When I was going to school, I soooooooooo wanted the big box of Crayolas with the built-in sharpener in the back.
As a rule, coming from a big family of small means, we would instead receive a box of 16 or 24 at the beginning of the school year . . . never the coveted 64. I don’t think my parents could have ever known how much I wanted the built-in sharpener feature, as I didn’t feel comfortable pointing out that I had less than what I wanted. I know now, looking back with the eyes and heart of an adult, that my parents were swamped by life’s demands and obligations and were doing the absolute best that they could. They were pretty amazing magicians when it came to keeping everything at home afloat.
I do recall the school year (I was in 5th grade) when my dad gave me a box of 48 crayons . . . the Crayola box that was square and fat and just so jammed with color goodness . . . and I felt like a princess receiving those crayons. I dearly hope that I thanked him in a manner that reflected my appreciation, but I simply can’t remember.
It’s weird how the memory works. I want (hope) to believe that I thanked my parents throughout my childhood repeatedly for these childhood essentials . . . but I’m not sure that I did. Now that I can no longer tell them directly, I want to tell them now. I want to thank them for what they did for all of us . . . demanding that we take advantage of the opportunity to learn and get a good education and also that we learn to play a musical instrument when young. Me? My father was a big fan of Benny Goodman and chose the clarinet as my instrument-of-his-choice.
There were other gifts that came in the form of life lessons: My father used to tell us that if we are mean to someone, we will have to reckon with that same person again at some point in the future so we might as well try to get along. My mother used to laugh at the darn-dest things . . . things that didn’t seem funny to me as a child . . . but now? I can see how she tried to find humor in the oddest of circumstances. She chose to laugh when I now realize that she probably wanted to cry.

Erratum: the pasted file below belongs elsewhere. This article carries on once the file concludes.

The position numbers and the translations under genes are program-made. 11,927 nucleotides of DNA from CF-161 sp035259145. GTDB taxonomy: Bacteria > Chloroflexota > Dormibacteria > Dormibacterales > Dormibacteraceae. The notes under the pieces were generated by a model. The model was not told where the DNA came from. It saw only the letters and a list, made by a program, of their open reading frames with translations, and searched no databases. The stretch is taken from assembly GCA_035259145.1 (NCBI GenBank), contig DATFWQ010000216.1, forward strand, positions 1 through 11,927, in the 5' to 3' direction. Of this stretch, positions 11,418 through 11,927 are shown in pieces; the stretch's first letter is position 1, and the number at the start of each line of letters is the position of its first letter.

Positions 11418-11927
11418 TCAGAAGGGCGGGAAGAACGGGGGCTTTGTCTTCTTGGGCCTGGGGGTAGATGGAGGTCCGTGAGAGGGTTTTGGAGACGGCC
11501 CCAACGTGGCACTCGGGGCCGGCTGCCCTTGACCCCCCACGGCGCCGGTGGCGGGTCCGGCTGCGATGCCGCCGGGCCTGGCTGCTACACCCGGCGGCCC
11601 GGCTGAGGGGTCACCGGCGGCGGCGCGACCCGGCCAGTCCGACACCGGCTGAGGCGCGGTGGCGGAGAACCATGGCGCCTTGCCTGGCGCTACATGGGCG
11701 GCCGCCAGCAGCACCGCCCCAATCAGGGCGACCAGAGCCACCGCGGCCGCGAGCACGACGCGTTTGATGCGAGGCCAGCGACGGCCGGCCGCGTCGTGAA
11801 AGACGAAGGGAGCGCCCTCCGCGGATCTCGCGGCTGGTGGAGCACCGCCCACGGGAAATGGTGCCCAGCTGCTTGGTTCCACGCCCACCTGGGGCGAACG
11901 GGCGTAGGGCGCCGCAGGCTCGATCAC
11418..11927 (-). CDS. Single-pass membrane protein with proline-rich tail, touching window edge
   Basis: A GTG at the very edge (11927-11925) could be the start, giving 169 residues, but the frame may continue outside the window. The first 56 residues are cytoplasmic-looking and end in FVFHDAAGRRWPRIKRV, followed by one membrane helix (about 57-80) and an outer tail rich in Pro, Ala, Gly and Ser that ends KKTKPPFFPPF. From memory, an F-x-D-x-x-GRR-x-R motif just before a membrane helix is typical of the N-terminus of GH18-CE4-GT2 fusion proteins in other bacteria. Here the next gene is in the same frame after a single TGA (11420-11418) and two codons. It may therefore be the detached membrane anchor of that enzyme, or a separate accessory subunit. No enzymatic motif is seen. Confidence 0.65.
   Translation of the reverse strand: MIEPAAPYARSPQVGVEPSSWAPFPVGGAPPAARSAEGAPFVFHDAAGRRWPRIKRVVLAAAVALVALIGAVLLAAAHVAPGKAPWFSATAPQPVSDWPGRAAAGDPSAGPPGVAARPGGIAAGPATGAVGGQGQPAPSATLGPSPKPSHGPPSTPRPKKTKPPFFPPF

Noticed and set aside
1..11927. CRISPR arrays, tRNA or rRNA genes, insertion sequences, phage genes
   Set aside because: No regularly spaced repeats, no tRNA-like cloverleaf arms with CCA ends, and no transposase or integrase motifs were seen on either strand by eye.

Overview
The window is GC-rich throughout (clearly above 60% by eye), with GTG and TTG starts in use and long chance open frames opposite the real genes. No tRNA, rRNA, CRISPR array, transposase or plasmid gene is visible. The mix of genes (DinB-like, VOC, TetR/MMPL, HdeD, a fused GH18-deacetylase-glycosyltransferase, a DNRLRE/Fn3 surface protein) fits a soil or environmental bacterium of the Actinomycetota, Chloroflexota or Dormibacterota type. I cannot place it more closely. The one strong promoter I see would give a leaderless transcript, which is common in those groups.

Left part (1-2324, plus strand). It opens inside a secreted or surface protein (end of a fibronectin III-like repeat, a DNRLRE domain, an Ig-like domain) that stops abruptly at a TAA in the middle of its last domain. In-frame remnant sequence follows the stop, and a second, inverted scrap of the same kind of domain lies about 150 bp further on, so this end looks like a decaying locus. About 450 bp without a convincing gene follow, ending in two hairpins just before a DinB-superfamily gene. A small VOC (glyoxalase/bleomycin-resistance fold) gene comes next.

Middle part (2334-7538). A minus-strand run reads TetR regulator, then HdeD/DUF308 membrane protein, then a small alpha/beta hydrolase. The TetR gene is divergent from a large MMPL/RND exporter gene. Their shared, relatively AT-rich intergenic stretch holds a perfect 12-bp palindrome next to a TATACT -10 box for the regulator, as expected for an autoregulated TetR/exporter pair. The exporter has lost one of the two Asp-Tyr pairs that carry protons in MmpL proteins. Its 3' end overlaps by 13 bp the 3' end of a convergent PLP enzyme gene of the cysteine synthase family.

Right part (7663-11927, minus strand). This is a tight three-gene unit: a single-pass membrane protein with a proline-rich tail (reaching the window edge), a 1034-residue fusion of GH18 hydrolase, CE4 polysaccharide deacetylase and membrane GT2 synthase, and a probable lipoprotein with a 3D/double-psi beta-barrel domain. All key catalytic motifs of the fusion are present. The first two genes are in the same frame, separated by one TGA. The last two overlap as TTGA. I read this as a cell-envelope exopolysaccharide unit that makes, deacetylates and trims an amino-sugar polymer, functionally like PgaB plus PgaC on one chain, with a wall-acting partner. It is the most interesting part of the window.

All of these life gifts from my parents that definitely surpass and outshine a box of 64 crayons. My life now? My art supply cupboard is full of paints and brushes, gesso and gel, colored pencils and crayons, markers and Sharpies. Truth, I have all of the art supplies I could dream to have. And as for crayons, I keep a jar of 8 crayons (this particular box of crayons being a gift from a loved one . . . thanks AW!) in the kitchen to have at the ready for doodling away that waiting-for-the-water-to-boil time.
And I now know why I have those crayons out and why that box of 8 meant so much to me recently when I received it. It brought back all of those brand-new-school-year memories of knowing that my parents had so little resource to prepare us for the year ahead . . . and yet they made it all work out year after year.
. . . that they somehow prepared me for this thing called Life when I didn’t even realize that is what they were doing at the time. It felt so fraught with randomness and chaos growing up, but maybe there was more of a plan in place that I just couldn’t see. Maybe they, themselves, didn’t know it either. Call it parenting, call it family, call it surviving. I don’t know. I do know that they prepared me to appreciate the finer things in life like receiving a box of 8 crayons and feeling like I am loved, heard, and blessed.
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